This was back in the dying decade of the 20th century. 20 years have passed but two things remain the same, children are still children with all their innocence and ignorance, and fluoride is still toxic and fairly available for accidental ingestion.  Compared to the latter half of the 19th century and the first 50 years of the 20th century, the occurrence of fatal accidents involving ingestion of fluoride compounds declined abruptally, but the number of reported cases has, unfortunately, increased [3]. I believe that these reported facts, through time, describe an unchanged tendency for children to be exposed to the dangers of accidental fluoride ingestion as part of their necessary daily oral hygiene. But how come something advertised as so important as fluoride-based toothpaste can become a menace to children's health? And what is the real profile of the dangers associated to accidental fluoride ingestion? 

Fluoride is a naturally found element that can be found in water (for domestic consumption) and food we buy in the supermarket. Absorbed fluoride is used by our cells to enhance the quality of our enamel, and topical fluoride applied on the surface of our teeth enamel fortify the crystal network that composes enamel, thus making it more resistant to acids to which teeth are daily exposed to, due to our modern diets, affecting the structure of enamel (the following image was taken from source A and represents a rat's enamel structure).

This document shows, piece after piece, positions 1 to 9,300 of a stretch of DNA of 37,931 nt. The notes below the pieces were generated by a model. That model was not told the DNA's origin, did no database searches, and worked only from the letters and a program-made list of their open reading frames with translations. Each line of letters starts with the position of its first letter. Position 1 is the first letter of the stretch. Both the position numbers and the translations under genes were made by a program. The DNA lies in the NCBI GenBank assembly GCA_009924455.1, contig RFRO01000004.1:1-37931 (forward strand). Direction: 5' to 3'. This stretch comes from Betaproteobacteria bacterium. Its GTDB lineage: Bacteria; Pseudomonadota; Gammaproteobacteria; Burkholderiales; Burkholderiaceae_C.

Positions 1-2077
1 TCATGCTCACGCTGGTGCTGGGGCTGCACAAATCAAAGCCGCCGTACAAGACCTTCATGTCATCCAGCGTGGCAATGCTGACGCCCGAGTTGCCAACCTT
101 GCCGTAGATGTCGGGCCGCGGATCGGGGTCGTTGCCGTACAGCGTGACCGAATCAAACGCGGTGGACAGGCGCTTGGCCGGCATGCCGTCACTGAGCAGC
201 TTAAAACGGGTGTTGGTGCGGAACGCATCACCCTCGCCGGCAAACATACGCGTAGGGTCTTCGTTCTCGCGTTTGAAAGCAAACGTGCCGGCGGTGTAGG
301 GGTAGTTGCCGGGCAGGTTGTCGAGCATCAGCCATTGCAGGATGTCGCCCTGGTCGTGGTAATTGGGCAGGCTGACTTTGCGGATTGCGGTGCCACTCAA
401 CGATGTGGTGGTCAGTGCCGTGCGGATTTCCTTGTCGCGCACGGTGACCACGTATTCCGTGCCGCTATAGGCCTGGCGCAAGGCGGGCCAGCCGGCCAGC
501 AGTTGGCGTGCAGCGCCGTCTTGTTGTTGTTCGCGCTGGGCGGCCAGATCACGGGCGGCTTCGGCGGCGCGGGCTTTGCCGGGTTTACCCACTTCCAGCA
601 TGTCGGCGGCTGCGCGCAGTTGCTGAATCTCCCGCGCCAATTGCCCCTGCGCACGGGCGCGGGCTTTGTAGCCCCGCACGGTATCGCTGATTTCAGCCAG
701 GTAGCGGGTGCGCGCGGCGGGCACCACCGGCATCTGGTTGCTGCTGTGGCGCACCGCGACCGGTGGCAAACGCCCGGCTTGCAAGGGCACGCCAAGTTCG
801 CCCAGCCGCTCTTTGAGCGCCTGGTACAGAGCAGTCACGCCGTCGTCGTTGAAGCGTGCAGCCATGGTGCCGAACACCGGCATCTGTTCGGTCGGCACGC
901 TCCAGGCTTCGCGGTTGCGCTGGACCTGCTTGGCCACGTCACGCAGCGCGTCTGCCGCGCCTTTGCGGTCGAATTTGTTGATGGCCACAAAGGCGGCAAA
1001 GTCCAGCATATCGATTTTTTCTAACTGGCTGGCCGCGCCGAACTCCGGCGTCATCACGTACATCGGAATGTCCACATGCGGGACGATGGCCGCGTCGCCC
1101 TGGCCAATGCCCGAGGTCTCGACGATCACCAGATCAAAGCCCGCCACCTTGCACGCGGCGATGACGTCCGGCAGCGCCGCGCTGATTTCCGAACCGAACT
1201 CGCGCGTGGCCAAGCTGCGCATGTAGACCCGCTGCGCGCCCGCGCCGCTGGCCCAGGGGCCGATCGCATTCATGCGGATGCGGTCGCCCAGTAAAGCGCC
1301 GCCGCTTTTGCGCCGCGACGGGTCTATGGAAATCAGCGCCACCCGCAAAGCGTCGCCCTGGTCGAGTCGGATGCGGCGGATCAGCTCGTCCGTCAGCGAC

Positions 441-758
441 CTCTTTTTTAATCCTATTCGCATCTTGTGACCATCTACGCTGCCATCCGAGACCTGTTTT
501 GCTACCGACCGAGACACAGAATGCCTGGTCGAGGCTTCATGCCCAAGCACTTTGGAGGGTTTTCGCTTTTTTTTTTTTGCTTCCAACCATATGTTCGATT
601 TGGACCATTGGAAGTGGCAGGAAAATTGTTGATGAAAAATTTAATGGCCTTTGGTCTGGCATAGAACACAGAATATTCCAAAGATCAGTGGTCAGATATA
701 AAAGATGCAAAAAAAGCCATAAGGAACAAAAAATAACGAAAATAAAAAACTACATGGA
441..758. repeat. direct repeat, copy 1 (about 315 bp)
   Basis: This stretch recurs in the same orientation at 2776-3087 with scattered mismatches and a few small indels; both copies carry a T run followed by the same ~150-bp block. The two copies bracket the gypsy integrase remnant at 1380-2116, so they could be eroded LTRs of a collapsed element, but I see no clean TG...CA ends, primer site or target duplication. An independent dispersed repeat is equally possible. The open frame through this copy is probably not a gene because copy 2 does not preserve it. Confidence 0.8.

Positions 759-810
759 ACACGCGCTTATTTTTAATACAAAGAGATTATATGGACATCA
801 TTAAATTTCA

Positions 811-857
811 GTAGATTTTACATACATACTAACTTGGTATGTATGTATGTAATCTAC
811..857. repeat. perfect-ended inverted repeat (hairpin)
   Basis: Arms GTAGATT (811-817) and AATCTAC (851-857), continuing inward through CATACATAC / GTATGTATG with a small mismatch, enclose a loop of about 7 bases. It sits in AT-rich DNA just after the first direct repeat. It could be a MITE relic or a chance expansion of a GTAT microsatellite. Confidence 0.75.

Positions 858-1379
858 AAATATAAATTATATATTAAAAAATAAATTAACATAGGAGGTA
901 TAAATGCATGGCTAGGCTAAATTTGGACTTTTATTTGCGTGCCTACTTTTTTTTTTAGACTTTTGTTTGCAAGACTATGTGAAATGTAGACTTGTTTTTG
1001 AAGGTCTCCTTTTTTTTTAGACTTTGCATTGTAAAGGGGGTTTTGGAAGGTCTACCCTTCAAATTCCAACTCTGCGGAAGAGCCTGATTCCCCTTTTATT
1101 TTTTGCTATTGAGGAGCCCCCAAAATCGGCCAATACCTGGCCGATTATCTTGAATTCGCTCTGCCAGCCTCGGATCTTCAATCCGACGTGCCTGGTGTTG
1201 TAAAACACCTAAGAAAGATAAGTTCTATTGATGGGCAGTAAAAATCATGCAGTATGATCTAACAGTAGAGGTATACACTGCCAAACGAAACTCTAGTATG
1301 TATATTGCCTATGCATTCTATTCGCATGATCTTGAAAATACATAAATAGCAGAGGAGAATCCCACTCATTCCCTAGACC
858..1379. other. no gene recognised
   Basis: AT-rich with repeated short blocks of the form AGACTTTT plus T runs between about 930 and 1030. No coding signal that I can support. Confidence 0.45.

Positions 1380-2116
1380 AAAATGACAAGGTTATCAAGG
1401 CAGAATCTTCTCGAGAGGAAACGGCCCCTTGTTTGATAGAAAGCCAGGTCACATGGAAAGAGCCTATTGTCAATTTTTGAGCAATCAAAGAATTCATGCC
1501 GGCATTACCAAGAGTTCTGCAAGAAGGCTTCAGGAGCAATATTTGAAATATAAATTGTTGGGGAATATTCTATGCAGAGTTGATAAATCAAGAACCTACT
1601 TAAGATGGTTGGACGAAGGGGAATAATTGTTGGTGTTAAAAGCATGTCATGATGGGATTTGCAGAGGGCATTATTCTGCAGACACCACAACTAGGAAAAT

Each year there are numerous reports of cases related to excessive fluoride ingestion flooding the northern american poison centres. The effects can be produced with as little as 0.1 to 0.3mg/Kg to trigger gastrointestinal disarray, and 5mg/Kg to kill the individual [4]. The biochemical chain of events by which fluoride can undermine one's health is the following: a) ingested fluoride becomes hydrofluoric acid (corrosive for the gastrointestinal epithelial lining) in the stomach, b) because biased assessments from parents can conduct to difficult understanding of the symptoms, sometimes when children reach the hospital they are already suffering of nausea (displayed by 97% of the cases), vomiting (68%), diarrhoea (65%) and abdominal cramps (53%) [5]. In addition, fluoride toxicity can cause bone deformation in children and can alter the appearance of children's teeth during teeth development.